The Prince and the Eagle

At this, however, the Prince remembered his feather, and plucking it from his bosom, threw it on the pan of charcoal which burned beside the throne. Instantly a cloud of most delicious perfume ascended and rolled out through the doorway across the terrace toward the mountain where the eagle lived.

Then all present saw what looked to be a golden cloud rise from the top of the mountain and hover in the sky, coming nearer and nearer, until with a great rush the Golden Eagle came down to the terrace. But instead of halting, it flew into the hall to the Prince, and placing its beak against his arm restored first one muscle and then the other, so that the Prince held out his arms whole and strong.

The Prince and the Eagle, illustration by Maxwell Armfield

Placing its beak against his arm, restored first one muscle and then the other.

This proved without question that his story was true, and the King embraced his son and begged his other sons to be taken away and imprisoned for having thrust their brother down the well. But the Prince fell on his knees before the King and begged their forgiveness.

“The ill they would have done me has turned out well for many,” said he. “Had they not thrust me down the well, I could never have restored the water to all those poor, starving people, and rescued Maruda and brought her again to her mother. Now I have only to ask that you will grant Maruda and her mother a home in your kingdom where they may live in peace and safety; and so that they may be sure of plenty of water, I ask that a cottage may be built beside the well in the forest.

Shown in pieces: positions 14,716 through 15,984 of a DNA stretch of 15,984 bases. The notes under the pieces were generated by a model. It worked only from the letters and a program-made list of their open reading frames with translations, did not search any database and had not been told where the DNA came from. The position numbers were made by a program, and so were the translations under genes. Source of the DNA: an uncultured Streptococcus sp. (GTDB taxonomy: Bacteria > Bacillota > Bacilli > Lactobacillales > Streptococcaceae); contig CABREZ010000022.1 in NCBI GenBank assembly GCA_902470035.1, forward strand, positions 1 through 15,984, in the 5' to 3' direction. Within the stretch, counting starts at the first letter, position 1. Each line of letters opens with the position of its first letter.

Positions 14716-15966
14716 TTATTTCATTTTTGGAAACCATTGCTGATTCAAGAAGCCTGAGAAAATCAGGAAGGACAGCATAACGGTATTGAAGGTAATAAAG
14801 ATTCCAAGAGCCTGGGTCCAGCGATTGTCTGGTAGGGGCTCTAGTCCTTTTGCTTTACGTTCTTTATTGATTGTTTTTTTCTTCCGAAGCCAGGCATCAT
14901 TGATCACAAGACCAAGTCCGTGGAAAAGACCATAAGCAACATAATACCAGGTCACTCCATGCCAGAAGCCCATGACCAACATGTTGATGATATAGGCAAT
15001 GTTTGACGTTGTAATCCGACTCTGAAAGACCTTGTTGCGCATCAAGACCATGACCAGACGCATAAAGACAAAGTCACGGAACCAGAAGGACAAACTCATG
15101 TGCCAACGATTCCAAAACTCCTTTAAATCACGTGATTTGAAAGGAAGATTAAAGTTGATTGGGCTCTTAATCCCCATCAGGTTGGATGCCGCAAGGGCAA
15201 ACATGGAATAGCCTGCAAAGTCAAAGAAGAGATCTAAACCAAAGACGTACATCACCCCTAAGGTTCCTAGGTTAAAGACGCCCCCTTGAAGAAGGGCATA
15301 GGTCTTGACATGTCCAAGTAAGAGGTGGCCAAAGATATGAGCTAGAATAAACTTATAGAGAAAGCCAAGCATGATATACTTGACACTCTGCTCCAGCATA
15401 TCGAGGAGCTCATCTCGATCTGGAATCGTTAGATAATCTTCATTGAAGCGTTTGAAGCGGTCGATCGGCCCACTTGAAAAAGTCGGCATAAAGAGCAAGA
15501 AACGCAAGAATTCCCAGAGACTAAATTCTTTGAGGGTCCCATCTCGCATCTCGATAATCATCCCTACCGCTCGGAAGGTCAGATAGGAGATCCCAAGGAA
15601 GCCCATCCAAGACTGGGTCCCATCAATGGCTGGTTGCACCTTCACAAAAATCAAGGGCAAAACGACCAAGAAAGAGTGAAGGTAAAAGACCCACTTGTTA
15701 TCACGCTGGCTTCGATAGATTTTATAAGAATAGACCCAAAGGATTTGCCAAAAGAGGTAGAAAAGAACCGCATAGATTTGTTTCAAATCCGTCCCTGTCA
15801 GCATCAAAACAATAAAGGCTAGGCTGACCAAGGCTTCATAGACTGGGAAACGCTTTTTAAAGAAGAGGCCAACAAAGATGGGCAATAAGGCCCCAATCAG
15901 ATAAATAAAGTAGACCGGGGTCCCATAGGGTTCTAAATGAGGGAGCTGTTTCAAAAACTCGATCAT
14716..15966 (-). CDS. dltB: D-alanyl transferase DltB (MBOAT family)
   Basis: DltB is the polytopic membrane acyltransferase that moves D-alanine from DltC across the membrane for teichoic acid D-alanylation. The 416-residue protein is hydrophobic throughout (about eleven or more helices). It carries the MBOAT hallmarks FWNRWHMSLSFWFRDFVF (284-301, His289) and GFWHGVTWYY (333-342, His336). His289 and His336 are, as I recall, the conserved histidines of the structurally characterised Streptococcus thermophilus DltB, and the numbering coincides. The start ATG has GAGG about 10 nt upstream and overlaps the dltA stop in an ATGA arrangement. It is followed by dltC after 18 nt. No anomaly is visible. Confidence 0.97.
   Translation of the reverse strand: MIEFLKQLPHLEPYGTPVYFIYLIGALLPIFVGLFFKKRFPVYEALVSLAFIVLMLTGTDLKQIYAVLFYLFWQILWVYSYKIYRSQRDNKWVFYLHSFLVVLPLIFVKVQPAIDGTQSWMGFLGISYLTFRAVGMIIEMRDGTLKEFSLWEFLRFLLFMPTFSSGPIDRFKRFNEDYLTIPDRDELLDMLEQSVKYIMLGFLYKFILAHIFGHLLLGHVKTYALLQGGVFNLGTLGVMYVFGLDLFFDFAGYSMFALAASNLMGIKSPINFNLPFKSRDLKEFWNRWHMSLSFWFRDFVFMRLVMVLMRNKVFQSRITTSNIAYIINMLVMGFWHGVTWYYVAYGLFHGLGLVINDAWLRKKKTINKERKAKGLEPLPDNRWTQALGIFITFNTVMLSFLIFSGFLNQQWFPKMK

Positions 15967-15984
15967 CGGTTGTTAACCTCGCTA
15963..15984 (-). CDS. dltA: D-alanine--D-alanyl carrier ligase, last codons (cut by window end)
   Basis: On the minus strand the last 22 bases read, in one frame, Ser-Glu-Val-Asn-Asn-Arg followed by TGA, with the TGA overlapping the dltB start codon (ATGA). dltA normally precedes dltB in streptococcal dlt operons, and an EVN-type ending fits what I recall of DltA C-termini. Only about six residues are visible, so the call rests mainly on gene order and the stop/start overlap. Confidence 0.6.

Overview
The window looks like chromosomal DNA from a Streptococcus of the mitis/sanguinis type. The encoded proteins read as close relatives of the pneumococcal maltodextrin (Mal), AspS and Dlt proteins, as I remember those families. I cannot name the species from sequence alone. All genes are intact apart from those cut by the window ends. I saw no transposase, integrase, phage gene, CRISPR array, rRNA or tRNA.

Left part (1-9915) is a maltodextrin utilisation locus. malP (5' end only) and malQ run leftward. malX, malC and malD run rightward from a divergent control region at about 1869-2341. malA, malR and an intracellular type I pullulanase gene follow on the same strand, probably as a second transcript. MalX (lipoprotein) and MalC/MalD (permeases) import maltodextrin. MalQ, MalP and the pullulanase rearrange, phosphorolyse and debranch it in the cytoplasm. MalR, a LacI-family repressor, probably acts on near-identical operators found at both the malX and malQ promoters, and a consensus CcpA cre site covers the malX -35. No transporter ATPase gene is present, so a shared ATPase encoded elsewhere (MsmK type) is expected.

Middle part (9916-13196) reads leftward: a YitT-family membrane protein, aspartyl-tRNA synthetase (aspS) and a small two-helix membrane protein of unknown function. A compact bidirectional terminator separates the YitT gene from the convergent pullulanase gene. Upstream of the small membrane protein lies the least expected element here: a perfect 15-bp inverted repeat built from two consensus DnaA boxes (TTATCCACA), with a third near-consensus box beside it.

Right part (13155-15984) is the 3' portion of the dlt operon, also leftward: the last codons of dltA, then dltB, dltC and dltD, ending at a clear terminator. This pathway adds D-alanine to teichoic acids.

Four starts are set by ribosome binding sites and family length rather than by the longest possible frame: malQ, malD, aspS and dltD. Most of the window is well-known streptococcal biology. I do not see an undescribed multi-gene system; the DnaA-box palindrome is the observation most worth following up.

From Wonder Tales of the World, Constance Armfield,
New York: Harcourt, Brace and Howe, 1920.

Find stories similar to The Prince and the Eagle


Fairy tales


Region of origin:


Reading time:

More stories you might like



‘Your last year's Excuse doesn't hold Good now. If you Refused me because I was Poor, I come back to you Rich.’



Lord Bag of Rice


The soldier drew his great bow and let an arrow fly at the monster’s head. He never missed his aim, and the arrow struck the ugly head of the centipede, but bounced away.

East AsiaJapan


The Evergreen Tree and the Wilderness Marigold


These people take our flowers home. Some of us they put in baskets and call basket flowers. Some they put in the maidens’ hair and they call us maiden flowers.

East AsiaChina


The Star Lovers


Now the Maiden's father, the Deity of Light, grew angry. He said, ‘Daughter, you weave too much.’ ‘It is my duty,’ she said.

East AsiaJapan


Find stories